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A CDC report looks at how effective messaging on postpartum contraception is in teenagers and the impact on repeat births. Plus: Does preeclampsia increase the risk of stroke? Also, a look at whether an old imaging technique could increase fertility.
A new report from the Centers for Disease Control and Prevention (CDC) shows that among teenagers in the United States, repeat births are down and use of postpartum contraceptives is up. More counseling of teenagers on contraception is necessary, however, because 1 in 3 who had previously given birth reported using a least effective method or none at all.
Published in MMWR, the findings are from an analysis of data from the National Vital Statistics System natality files from 2004 and 2015 and the Pregnancy Risk Assessment Monitoring System (PRAMS) from 2004 through 2013. The natality files are compiled annually by CDC’s National Center for Health Statistics while PRAMS is an ongoing population-based surveillance system.
Reviewing the natality data, the authors found that the number of repeat teen births declined 53.8%, from 82,997 in 2004 to 38,324 in 2015, as did the percentage, from 20.1% to 16.7%. The drop in percentage of repeat teen births was most pronounced among blacks at 21.8% followed by Hispanics (16.8%), and whites (13.9%. No state saw a significant increase in repeat teen births and in 35 states, the decline in percentage of teen births that were repeats was significant.
Of the teens who had a recent live birth in 2013, 82.8% reported using postpartum contraceptives. However, the method was a least effective one for 15.7%, moderately effective for 40.2% of the teens, and a most effective form of contraception for 26.9% of the teens. Least effective methods included condoms, diaphragms, and withdrawal. The pill, an injectable, and a patch were among the moderately effective contraceptives. The most effective forms of contraception were the contraceptive implant and intrauterine device.
Commenting on the findings, the CDC authors noted that “further reducing repeat births among teens requires ensuring access to the full range of Food and Drug Administration-approved methods of contraception during the postpartum period and increased use of moderately effective and most effective methods.”
NEXT: Preeclampsia and pregnancy-associated stroke
Preeclampsia and pregnancy-associated stroke
In women with preeclampsia, certain conditions may increase the risk of pregnancy-associated stroke, according to results of a new study published in Stroke.
Researchers used billing data in the New York State Department of Health inpatient database from 2003 to 2012 to match women with preeclampsia and pregnancy-associated stroke 1:3 to preeclamptic controls, based on age and race/ethnicity. Risk factors for pregnancy-associated stroke included infection present on admission, vascular risk factors, prothrombotic state, coagulopathies, and pregnancy complications. Multivariable conditional logistic regression models were used to calculate odds ratios (ORs).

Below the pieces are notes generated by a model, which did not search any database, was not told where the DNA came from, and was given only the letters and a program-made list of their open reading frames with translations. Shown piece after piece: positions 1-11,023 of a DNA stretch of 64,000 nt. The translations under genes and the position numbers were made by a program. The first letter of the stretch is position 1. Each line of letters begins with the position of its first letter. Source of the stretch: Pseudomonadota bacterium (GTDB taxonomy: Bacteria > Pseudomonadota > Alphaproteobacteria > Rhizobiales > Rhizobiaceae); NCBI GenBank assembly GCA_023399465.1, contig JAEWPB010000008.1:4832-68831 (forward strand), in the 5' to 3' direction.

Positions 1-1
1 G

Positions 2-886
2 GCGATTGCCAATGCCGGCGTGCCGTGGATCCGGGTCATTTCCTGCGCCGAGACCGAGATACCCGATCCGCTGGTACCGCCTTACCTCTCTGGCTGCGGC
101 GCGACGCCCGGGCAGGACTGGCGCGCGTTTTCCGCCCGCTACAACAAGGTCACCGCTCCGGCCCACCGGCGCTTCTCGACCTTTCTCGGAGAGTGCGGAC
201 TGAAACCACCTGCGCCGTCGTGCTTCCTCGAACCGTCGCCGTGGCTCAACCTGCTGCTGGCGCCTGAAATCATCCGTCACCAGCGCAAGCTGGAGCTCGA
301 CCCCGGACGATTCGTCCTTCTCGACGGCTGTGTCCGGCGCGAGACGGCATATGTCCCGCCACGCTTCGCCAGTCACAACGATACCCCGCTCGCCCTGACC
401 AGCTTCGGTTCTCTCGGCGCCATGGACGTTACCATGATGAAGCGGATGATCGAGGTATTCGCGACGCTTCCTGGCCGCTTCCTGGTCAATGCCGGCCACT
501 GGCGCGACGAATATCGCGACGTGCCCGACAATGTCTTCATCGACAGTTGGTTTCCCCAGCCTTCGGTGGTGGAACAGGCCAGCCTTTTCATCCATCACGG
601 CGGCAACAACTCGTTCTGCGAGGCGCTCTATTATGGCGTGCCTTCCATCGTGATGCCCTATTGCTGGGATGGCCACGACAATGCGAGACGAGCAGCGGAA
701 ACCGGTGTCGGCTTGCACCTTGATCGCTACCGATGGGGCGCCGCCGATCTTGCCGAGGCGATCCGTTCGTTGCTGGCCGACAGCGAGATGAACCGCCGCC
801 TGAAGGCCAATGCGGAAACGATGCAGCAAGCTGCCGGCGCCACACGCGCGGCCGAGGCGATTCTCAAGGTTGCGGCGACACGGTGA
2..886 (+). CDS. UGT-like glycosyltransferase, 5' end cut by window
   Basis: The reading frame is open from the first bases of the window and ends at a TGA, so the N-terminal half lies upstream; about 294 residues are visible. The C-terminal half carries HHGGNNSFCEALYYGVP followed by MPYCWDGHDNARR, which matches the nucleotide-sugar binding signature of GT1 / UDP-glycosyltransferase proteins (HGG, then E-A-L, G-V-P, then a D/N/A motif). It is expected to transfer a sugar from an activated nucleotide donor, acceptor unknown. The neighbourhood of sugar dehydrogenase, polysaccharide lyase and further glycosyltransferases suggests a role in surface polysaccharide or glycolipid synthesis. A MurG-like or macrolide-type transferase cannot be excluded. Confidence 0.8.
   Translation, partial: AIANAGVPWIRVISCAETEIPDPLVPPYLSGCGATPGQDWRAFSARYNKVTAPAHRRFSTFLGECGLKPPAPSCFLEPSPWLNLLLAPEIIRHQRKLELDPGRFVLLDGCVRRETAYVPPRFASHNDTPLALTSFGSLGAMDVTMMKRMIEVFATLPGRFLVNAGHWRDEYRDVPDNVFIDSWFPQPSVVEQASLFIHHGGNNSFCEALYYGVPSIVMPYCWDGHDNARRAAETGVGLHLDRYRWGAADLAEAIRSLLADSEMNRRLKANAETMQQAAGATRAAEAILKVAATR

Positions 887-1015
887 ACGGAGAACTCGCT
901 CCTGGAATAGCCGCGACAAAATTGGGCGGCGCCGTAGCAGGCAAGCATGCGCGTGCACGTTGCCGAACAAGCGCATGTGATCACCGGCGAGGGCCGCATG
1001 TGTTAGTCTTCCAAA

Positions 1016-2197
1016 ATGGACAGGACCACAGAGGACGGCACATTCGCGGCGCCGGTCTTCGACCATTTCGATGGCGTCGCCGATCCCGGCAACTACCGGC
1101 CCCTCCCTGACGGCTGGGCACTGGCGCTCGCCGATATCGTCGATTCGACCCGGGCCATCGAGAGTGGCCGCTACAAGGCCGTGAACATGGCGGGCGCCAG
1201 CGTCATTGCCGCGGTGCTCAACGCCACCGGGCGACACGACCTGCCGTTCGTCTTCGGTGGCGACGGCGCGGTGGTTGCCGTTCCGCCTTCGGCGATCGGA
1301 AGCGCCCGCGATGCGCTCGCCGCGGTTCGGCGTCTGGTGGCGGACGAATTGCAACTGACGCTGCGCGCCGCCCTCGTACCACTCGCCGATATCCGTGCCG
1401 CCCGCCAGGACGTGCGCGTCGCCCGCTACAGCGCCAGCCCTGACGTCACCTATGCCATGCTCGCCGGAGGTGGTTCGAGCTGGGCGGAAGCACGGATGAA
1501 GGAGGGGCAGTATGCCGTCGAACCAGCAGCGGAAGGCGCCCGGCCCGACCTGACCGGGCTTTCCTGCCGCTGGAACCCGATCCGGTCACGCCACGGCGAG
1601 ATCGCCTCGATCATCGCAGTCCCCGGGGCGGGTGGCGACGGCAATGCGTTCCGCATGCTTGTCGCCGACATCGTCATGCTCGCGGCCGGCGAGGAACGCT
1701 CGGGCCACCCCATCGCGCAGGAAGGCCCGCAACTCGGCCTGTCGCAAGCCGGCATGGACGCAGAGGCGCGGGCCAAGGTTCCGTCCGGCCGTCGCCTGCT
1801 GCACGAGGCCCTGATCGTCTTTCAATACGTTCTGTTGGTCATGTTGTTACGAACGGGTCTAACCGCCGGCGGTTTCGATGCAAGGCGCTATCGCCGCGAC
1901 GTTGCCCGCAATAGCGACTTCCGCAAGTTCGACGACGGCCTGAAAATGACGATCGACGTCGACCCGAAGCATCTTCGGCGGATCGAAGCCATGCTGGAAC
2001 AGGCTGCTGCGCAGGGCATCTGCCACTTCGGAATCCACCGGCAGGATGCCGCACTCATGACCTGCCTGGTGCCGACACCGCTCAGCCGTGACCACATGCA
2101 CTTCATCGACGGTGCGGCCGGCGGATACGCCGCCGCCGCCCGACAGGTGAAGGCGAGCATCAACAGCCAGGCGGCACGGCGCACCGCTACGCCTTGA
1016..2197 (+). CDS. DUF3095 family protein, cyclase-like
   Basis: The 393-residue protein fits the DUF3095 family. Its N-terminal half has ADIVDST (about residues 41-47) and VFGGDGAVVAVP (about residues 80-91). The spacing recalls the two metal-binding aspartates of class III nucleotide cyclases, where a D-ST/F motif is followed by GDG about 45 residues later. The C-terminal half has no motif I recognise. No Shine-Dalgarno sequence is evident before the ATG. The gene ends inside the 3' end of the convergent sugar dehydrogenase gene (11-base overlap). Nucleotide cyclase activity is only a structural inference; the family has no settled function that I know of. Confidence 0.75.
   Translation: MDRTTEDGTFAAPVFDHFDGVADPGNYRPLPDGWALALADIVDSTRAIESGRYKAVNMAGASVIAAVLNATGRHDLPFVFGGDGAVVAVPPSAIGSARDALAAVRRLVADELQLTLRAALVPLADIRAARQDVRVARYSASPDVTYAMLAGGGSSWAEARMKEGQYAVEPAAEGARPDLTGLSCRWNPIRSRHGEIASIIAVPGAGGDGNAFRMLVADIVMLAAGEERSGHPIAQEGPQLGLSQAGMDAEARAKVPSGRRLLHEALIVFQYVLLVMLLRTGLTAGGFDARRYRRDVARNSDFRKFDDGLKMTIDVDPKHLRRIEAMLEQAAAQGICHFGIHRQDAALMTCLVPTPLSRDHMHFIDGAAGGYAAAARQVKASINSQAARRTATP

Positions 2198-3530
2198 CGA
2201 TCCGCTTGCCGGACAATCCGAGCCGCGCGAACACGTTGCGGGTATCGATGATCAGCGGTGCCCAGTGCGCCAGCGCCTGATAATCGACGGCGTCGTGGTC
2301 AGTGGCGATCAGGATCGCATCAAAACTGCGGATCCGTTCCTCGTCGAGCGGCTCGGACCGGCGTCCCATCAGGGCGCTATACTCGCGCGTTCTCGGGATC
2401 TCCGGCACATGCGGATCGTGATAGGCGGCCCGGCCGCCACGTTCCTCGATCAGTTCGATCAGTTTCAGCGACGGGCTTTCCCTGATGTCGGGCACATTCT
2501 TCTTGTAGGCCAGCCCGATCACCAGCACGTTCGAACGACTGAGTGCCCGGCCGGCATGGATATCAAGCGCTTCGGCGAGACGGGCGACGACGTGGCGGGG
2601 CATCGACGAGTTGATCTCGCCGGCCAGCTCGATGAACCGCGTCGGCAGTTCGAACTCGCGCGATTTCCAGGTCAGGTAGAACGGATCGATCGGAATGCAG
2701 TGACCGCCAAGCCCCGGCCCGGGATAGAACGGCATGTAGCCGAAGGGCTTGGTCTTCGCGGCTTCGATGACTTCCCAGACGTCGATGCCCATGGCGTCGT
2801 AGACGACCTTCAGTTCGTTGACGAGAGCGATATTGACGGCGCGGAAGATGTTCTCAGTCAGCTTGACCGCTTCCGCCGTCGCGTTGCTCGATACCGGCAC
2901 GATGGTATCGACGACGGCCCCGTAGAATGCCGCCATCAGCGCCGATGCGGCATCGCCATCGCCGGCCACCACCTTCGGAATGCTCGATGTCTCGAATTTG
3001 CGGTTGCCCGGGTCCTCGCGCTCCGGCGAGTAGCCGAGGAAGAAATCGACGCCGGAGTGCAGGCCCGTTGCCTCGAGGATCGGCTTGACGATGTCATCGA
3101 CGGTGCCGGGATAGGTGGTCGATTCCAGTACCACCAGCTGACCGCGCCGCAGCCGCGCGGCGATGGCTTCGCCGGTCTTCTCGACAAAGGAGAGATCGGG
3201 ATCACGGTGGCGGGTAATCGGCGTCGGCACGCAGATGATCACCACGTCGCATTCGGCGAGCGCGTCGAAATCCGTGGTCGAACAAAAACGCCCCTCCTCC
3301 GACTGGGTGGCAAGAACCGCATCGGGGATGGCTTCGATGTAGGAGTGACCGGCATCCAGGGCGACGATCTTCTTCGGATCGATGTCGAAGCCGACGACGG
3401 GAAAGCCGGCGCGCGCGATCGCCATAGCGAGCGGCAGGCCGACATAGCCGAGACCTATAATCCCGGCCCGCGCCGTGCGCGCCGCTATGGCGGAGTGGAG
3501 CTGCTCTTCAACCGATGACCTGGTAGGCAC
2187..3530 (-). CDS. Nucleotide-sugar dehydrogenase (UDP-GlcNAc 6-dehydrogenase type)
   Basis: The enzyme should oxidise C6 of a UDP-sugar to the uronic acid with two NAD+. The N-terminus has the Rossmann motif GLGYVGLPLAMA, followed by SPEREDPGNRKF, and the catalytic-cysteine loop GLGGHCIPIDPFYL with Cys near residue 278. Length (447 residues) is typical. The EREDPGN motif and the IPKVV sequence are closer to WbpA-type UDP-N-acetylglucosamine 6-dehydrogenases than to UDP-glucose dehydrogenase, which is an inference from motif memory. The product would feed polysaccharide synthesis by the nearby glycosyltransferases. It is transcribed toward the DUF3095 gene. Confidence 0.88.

Among the women aged 12 to 55 years who were admitted to New York State hospitals for any reason during the study period (n = 3,373,114), preeclampsia was found in 88,857 and 197 of them had pregnancy-associated stroke. Following multivariable analysis, the researchers found that women who had both preeclampsia and stroke were more likely than the controls to have infections present on admission (OR, 3.0; 95% confidence interval [CI], 1.6–5.8); coagulopathies (OR, 3.1; 95% CI, 1.3–7.1); chronic hypertension (OR, 3.2; 95% CI, 1.8–5.5); severe preeclampsia or eclampsia. Results were confirmed with additional analysis matched and stratified by preeclampsia severity.
The researchers concluded that many factors, such as infection and coagulopathies, appear to increase the risk of pregnancy-associated stroke in women who have preeclampsia, which means that those who present with preeclampsia and one or more of the factors should be monitored more closely.
NEXT: Does HSG contract medium affect fertility?
Does HSG contrast medium affect fertility?
Results of a new study in the New England Journal of Medicine suggest that using an oil-based solution for hysterosalpingography (HSG) rather than water may have benefits for women with infertility.
Researchers performed a multicenter, randomized trial that spanned 27 hospitals in the Netherlands and on more than 1000 infertile women who were undergoing HSG. The participants were randomized to having the procedure performed with oil- or water-based contrast. The couples then either received expectant management or the women had intrauterine insemination. Primary outcome for the trial was ongoing pregnancy within 6 months following randomization.
During the trial, 1119 women were randomly assigned to HSG with oil contrast (557 women) or water contrast (562 women). Ongoing pregnancies were reported in 220 of 554 women in the oil group and 161 of 554 women in the water group (rate ratio, 1.37; 95% confidence interval [CI], 1.16 to 1.61; P < 0.001). Live births occurred in 214 of the 552 women in the oil group and 155 of the 552 women in the water group (rate ratio, 1.38; 95% CI, 1.17 to 1.64; P < 0.001). In the 2 groups, the rates of adverse events were low and similar.
Researchers concluded that women who undergo HSG with oil-based contrast have higher rates of pregnancy and live birth than those who undergo HSG with water-based contrast.